Nescafe Dolce Gusto Infinissima full review
The Black Friday sales season is here! The prices shown above are the best available now, though you may need to buy quickly as some deals will sell out.
The Dolce Gusto range is Nescafe's line of pod coffee machines - not to be confused with the distinct Nespresso range, which tends to focus more strictly on espresso-based drinks (the name gives it away a little). By contrast, Dolce Gusto machines will let you make drinks ranging from a simple espresso to a latte, a tea, or even a hot chocolate, all from pods.
A year or so ago I bought an Dolce Gusto Oblo from Tesco for £30. It did a decent job, could be a little tricky to put the jug in place, and eventually it gave up the ghost after about a year (a combination of me not using it for a while and limescale I think). So when I got the opportunity to take a look at the infinity-shaped Dolce Gusto Infinissima I thought I’d give it another go and find out if it could earn a spot in our best coffee machine guide.
Price and availability
Like most Dolce Gusto and Nespresso machines, the Infinissima is available from either Krups or De'Longhi, but there's no real difference beyond which logo you'll find on the body - my review model is a Krups, for what it's worth. The two models can sometimes be sold at different prices though, so it's always worth searching for both just in case.
At full price the Infinissima costs £99 (it's available in the UK and Europe, but not the US right now), but at the time of writing you can find one for less than that. You can find the Krups model on Amazon here, or the De'Longhi variant here. Again, remember to check both in case there's a price difference!
My theory with these coffee machines is that they tend to be discounted by the shops as a means to get you to buy the coffee, which isn’t cheap. Printers are the same - if you buy a printer for £30 I can guarantee that the ink cartridges will cost an arm and a leg. Remember to check out our guide to the best coffee machine deals to help you at least save as much as you can on buying the machine itself.
I’d already been drinking the Dolce Gusto coffee and I knew I liked it though. You wouldn’t want to buy one of these machines if you didn’t like the coffee. But I warn you, Nescafe Dolce Gusto coffee costs a lot more than a jar of Gold Blend. You generally get 16 pods of coffee for £4 a box. So it works out at 25p a cup. Still, that’s better than Costa or Starbucks, and cheaper than Nespresso or some of the other pod brands.
There are lots of choices when it comes to Dolce Gusto coffee, apparently over 40. Americano, Latte Macchiato, Cafe Au Lait, Flat White, Cappuccino, Caffe Crema, Espresso, Chocolate, and Mocha, to name a few - and unlike Nespresso the range covers plenty of drinks beyond coffee, and also includes white coffees that can be made entirely through pods, with no need for faffing about with a milk frother.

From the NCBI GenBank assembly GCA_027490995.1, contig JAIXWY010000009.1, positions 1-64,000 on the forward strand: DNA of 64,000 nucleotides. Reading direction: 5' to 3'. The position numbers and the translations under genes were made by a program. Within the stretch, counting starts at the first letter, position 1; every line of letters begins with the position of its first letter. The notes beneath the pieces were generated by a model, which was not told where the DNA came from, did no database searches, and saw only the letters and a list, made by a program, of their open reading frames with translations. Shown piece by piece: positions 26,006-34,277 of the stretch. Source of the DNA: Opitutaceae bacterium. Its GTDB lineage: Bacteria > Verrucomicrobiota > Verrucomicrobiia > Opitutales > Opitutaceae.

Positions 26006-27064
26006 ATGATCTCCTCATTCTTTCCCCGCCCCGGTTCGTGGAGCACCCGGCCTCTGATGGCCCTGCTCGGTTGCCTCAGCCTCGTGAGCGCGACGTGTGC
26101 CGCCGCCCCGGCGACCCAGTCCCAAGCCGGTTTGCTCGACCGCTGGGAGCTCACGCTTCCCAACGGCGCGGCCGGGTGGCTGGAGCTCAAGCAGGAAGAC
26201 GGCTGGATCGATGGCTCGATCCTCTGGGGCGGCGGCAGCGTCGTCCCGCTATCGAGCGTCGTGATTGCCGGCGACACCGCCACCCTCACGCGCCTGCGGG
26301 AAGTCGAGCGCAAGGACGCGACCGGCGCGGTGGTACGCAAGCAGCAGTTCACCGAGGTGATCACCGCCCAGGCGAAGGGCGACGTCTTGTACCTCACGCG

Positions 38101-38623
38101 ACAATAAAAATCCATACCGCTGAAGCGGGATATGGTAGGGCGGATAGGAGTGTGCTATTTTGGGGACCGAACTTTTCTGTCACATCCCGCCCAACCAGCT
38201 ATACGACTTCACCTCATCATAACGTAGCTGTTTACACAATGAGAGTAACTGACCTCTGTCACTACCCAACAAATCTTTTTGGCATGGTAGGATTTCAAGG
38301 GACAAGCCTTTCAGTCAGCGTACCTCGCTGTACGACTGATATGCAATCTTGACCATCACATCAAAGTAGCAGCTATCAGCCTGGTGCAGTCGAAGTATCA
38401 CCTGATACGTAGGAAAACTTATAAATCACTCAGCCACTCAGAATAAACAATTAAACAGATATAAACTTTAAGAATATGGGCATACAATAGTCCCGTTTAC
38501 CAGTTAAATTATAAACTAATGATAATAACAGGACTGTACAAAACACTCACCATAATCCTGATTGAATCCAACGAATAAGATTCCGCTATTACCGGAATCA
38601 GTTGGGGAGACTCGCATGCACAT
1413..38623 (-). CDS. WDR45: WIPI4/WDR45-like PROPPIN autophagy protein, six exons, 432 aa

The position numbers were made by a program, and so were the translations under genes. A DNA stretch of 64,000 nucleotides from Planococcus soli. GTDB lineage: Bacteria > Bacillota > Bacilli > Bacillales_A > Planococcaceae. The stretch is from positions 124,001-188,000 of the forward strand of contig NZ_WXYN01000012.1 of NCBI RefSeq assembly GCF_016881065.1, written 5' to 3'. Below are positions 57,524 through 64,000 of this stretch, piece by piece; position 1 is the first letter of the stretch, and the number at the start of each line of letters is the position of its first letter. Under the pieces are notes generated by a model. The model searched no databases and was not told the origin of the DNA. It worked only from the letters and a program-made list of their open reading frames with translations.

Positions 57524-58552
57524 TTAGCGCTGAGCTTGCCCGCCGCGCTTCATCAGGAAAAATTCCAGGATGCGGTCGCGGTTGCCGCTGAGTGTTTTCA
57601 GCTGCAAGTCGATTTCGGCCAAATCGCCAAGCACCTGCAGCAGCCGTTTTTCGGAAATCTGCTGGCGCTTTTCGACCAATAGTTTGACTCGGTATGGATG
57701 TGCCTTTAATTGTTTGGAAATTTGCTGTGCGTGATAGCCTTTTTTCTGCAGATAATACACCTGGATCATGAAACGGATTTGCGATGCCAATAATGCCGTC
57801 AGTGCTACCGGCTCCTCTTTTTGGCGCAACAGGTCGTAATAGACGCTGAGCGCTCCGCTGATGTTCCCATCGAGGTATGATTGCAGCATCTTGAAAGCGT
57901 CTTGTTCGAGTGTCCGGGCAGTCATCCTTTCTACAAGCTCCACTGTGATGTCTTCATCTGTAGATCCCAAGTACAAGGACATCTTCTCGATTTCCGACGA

Using the Infinissima is really easy. Designed to look like an infinity sign or a figure of eight, the lower part is where the water tank sits, and the top part is where you pop the pod. We used to struggle a bit fitting the tank onto the Oblo so we were pleased to find that it is really easy to sit the water tank in place and attach its lid - you just need to make sure the lid properly positioned or it won’t work.
You lift the door and insert the coffee pod and shut the door, which pierces the pod releasing the fragrance of the coffee. There is a small on/off switch just below where you put your cup. Press this and wait a couple of minutes for it to go green. When it’s green the machine is ready.
There is a switch on top which you flick in one direction for hot and in the other for cold. Some of the coffee options call for hot and cold water (and of course in the summer you can make yourself a cold coffee). Some of the boxes of coffee pods contain separate coffee and milk pods, so you may need to switch pods half way through to get some froth.
No Dolce Gusto - or any pod machine really - will match a proper espresso machine for quality, but then you won't find many half-decent espresso machines below £100 anyway.
Convenience is really the selling point here: you can make a huge range of hot and cold drinks with just a couple button presses and a few pods, without giving up loads of kitchen counter space or having to learn how to be a barista by yourself.
The drinks you get aren't quite proper coffee shop quality, but they're a massive step above instant, and if you're a fan of lattes and cappuccinos then this really is hands-down the easiest way to make them at home.
You could just boil the kettle, but if you want to feel like you are making yourself (or your guests) a special cup of coffee the Infinissima will do you proud without making you work for it. The coffee tastes great, it is easy to make, and works quickly.
Price comparison from over 24,000 stores worldwide